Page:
Monday, February 15, 2016

Review Monday: A Mad, Wicked Folly by Sharon Biggs Waller


Stand-alone to date

Goodreads Blurb:
"Welcome to the world of the fabulously wealthy in London, 1909, where dresses and houses are overwhelmingly opulent, social class means everything, and women are taught to be nothing more than wives and mothers. Into this world comes seventeen-year-old Victoria Darling, who wants only to be an artist—a nearly impossible dream for a girl.
            
After Vicky poses nude for her illicit art class, she is expelled from her French finishing school. Shamed and scandalized, her parents try to marry her off to the wealthy Edmund Carrick-Humphrey. But Vicky has other things on her mind: her clandestine application to the Royal College of Art; her participation in the suffragette movement; and her growing attraction to a working-class boy who may be her muse—or may be the love of her life. As the world of debutante balls, corsets, and high society obligations closes in around her, Vicky must figure out: just how much is she willing to sacrifice to pursue her dreams?"



Review:
This book was one of those ones that you want to love and give five stars because it was really good but then, when you start thinking about it, it just doesn't feel like a five star book.  It may seem like a horrible reason, but that's why I rated this 4 stars instead of 5.  Onward!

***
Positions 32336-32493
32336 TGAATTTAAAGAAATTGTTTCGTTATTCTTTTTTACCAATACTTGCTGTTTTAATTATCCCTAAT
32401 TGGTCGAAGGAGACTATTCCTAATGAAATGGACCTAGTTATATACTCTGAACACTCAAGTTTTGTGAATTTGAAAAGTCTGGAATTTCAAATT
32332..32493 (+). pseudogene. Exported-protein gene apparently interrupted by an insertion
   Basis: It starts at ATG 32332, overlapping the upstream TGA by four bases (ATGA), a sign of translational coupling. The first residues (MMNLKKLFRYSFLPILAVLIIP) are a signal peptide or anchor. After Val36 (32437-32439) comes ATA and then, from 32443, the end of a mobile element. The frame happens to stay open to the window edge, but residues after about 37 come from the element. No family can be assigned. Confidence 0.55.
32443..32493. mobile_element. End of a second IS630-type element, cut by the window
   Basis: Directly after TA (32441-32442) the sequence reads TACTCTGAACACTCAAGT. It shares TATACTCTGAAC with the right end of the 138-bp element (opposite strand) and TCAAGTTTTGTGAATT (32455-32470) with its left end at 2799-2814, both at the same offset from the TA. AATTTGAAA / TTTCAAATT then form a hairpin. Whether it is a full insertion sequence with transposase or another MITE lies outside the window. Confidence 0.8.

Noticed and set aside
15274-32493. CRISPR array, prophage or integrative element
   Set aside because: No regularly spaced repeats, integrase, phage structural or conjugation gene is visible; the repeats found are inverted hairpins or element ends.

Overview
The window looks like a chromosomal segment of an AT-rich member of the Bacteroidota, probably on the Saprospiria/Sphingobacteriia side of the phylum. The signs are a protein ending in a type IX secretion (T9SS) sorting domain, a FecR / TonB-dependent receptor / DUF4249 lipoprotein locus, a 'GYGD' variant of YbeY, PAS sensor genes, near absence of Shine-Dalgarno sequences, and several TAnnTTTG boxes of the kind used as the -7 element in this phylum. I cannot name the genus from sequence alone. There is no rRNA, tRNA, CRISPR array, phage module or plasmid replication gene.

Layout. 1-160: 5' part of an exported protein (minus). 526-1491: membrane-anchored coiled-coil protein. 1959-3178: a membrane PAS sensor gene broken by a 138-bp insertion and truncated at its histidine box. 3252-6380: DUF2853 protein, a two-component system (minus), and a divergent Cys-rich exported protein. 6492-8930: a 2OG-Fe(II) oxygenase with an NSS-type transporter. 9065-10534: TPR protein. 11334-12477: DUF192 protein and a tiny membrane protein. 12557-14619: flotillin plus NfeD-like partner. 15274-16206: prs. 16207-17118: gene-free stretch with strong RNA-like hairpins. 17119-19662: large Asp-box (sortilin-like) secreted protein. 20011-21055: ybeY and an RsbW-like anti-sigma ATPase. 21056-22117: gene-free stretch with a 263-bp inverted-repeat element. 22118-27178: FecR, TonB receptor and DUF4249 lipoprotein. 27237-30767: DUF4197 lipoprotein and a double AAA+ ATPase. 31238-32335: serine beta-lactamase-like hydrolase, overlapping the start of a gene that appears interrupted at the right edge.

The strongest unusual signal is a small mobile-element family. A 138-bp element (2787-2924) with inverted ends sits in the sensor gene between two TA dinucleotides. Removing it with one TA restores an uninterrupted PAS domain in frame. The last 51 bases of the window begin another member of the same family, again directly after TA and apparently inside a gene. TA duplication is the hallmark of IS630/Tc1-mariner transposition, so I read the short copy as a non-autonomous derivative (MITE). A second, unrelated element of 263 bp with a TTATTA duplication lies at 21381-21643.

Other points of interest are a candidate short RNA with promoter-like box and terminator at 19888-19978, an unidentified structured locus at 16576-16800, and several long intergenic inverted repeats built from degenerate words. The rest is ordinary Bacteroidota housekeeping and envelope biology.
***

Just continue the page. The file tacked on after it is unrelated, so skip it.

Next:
1.  The time period.  This book takes place during the women's suffrage movement in England and slightly after the same movement in the US.  It really centers around that turning point of society where some people are still in the old way and some are adopting the new way with open arms.  That dynamic made this book really interesting and different to me.  I've never really read about the women's suffrage movement before and I loved seeing Vicky's role in it!  I also loved seeing how Vicky struggled to tell herself that she is worth something and is relevant.  That's really what the whole book was about - finding worth in yourself.  That theme is so, so relevant in today's society and this book couldn't have come at a better time.

2.  The two men/love interests.  I'm really torn about how I feel about this.  The way the story is structured is that there are two sides of Vicky's life: the proper, old side, and the newer, revolutionary side.  To go along with that, there are two men that represent those sides of her life and they're her love interests.  William is the revolutionary side and Edmund is the reserved side.  This turns into a love triangle which isn't the same as all other love triangles but it is still a love triangle.  Also, the whole point of this book is finding worth within yourself so I found it really sad that Vicky wasn't just choosing between the two sides of her life, she was choosing between two guys and who she felt was better for her.  So maybe that's what prompted the loss of a star.

3.  The cover.  A quick word about the cover: GORGEOUS!  I'm a sucker for pretty dresses on covers and I have to say, the colors all go together so well and the yellow dress is the perfect contrast!